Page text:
Containers: Upgrades

Upgrades From Traditional to Container Deployment

This document aims to capture proposed upgrade scenarios for traditional deployments migrating services and data to a containerized deployment model.

Upgrade Requirements

The intent is to ensure that users can move from a traditional to containerized deployment with as little impact to their infrastructure as possible and without leaving behind any users to continue to grow the community. In order to facilitate this, upgrades should operate with the following in mind:

  • All data must transition to be usable by new deployment model
  • Remote datastores and databases should continue to work
  • Clients must continue to work against new deployment
Open Questions on Requirements
  • Should migration be limited to the same code version running in both deployments?
    For example, should we only allow migration from Foreman traditional to Foreman containers
  • What is the parallel path support time frame? In other words, for how long do we have two deployment models and support them in parallel?
  • This affects how long we give users a chance to migrate to the new platform and how much support cost we incur maintaining both
Data Sources

Current deployments rely on multiple databases and file data stores for storage of critical information required to operate. These databases and data stores can range from 10s of GB to multiple TBs of data. These are the data stores that must be migrated with size ranges based on known user deployments:

  • Postgres database
    • /var/lib/pgsql/data
    • 1 GB - 25 GB
  • MongoDB database
    • /var/lib/mongodb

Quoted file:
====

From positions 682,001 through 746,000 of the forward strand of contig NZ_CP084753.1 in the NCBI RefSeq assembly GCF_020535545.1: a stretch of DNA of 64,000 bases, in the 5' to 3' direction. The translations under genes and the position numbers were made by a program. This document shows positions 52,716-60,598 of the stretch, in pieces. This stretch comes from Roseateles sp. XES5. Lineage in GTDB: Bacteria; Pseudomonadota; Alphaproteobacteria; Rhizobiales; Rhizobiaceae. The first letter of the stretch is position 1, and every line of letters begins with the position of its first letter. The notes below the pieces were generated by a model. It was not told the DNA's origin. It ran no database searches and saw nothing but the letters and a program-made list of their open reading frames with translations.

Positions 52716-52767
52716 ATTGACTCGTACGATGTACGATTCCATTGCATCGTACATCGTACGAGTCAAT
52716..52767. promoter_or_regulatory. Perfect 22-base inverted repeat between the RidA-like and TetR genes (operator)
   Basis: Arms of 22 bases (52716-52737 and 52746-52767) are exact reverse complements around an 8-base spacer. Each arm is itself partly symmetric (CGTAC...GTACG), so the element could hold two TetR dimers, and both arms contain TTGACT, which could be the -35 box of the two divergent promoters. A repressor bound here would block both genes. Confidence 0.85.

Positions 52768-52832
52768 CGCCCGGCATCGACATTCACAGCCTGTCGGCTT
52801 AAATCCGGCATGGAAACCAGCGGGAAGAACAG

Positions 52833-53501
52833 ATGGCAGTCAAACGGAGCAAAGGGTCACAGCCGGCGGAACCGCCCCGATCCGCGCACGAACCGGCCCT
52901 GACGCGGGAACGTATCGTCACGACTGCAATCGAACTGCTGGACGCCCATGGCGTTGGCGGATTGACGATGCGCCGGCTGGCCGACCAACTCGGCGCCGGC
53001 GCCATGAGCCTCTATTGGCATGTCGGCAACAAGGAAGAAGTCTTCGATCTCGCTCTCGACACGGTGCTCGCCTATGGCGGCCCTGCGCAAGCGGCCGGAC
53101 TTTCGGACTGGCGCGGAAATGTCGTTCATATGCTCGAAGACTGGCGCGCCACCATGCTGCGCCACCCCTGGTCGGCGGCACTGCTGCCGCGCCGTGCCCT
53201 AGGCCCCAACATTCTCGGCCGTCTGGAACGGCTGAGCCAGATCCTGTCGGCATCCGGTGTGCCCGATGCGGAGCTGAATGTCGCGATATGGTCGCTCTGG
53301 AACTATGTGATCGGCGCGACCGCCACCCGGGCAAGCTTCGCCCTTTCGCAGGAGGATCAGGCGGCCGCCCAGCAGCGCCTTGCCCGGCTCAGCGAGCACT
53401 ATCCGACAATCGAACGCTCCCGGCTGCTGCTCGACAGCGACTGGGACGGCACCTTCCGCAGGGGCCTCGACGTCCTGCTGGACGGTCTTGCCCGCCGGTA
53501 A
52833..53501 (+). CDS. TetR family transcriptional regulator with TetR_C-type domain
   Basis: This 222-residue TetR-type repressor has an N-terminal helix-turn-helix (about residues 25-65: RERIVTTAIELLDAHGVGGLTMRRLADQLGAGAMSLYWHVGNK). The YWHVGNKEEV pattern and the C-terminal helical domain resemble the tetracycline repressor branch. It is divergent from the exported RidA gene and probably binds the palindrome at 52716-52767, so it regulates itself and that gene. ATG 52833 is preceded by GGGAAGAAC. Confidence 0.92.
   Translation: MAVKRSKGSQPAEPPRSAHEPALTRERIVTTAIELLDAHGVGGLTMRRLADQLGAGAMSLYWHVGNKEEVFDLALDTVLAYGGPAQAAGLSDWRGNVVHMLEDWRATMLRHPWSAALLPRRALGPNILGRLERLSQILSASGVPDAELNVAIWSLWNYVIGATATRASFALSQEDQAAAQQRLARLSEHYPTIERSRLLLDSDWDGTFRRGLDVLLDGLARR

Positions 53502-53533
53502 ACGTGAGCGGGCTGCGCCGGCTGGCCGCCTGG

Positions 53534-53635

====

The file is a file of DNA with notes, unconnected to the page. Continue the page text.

• 5 GB - 300 GB
  • Pulp content store
    • /var/lib/pulp
    • /etc/puppetlabs/code/environments
    • 100 MB - 3 TB
  • Certificates for client communication
    • /etc/pki/katello
    • /usr/share/foreman
    • /etc/foreman-proxy
    • ….
    • < 30 MB
  • SCAP reports
    • /var/lib/foreman-proxy/openscap/
    • 1 - 100 MB


The aim is to take the existing server, expand the memory and CPU footprint to support running K8s on it and migrate services from the host to the containerized version of them. Databases and data stores would continue to live on the host and be connected to services inside K8s or volume mounted where necessary. This strategy allows for the transition of services to containers over time based on project and stability as well as bringing online new services in a container native way. A proxy will be required to route services properly to the K8s based services to provide a seamless hostname as we do today to keep clients and infrastructure working as expected. Early candidates for transition:

  • Foreman
  • Dynflow
  • Pulp 2 & 3
  • Candlepin
  • Stateless services


  • Single host deployment, re-uses existing host
  • Allows slow transition of services
  • All stakeholders can more slowly learn and become comfortable with containers
  • New containerized services can be brought online in a container native way
  • Keeps qpid-router running on host which is not currently solved in K8s